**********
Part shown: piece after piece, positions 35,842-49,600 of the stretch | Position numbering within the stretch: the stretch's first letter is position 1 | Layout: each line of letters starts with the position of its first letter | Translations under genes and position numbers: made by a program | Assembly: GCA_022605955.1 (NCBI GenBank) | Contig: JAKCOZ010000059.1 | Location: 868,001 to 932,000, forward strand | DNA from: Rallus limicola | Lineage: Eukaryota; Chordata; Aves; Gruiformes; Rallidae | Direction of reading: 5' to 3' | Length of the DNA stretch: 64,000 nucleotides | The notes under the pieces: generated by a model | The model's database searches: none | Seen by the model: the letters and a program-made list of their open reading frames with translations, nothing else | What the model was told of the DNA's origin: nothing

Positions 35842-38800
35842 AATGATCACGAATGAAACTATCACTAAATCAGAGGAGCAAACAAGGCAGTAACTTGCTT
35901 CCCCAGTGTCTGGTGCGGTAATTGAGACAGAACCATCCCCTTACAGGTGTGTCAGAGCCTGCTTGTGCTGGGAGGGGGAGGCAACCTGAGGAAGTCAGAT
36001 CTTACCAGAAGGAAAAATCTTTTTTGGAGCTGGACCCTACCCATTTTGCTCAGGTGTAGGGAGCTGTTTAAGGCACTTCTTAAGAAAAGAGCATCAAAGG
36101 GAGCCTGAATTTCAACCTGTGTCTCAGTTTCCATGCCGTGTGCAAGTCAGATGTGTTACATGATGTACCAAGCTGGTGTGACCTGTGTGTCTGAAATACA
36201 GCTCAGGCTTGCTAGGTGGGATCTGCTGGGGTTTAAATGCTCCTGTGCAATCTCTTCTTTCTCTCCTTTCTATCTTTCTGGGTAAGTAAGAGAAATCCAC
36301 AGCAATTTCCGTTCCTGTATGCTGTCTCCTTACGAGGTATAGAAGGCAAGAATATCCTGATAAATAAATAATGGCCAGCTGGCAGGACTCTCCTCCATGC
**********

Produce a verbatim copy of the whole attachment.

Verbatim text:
Part shown: piece after piece, positions 35,842-49,600 of the stretch | Position numbering within the stretch: the stretch's first letter is position 1 | Layout: each line of letters starts with the position of its first letter | Translations under genes and position numbers: made by a program | Assembly: GCA_022605955.1 (NCBI GenBank) | Contig: JAKCOZ010000059.1 | Location: 868,001 to 932,000, forward strand | DNA from: Rallus limicola | Lineage: Eukaryota; Chordata; Aves; Gruiformes; Rallidae | Direction of reading: 5' to 3' | Length of the DNA stretch: 64,000 nucleotides | The notes under the pieces: generated by a model | The model's database searches: none | Seen by the model: the letters and a program-made list of their open reading frames with translations, nothing else | What the model was told of the DNA's origin: nothing

Positions 35842-38800
35842 AATGATCACGAATGAAACTATCACTAAATCAGAGGAGCAAACAAGGCAGTAACTTGCTT
35901 CCCCAGTGTCTGGTGCGGTAATTGAGACAGAACCATCCCCTTACAGGTGTGTCAGAGCCTGCTTGTGCTGGGAGGGGGAGGCAACCTGAGGAAGTCAGAT
36001 CTTACCAGAAGGAAAAATCTTTTTTGGAGCTGGACCCTACCCATTTTGCTCAGGTGTAGGGAGCTGTTTAAGGCACTTCTTAAGAAAAGAGCATCAAAGG
36101 GAGCCTGAATTTCAACCTGTGTCTCAGTTTCCATGCCGTGTGCAAGTCAGATGTGTTACATGATGTACCAAGCTGGTGTGACCTGTGTGTCTGAAATACA
36201 GCTCAGGCTTGCTAGGTGGGATCTGCTGGGGTTTAAATGCTCCTGTGCAATCTCTTCTTTCTCTCCTTTCTATCTTTCTGGGTAAGTAAGAGAAATCCAC
36301 AGCAATTTCCGTTCCTGTATGCTGTCTCCTTACGAGGTATAGAAGGCAAGAATATCCTGATAAATAAATAATGGCCAGCTGGCAGGACTCTCCTCCATGC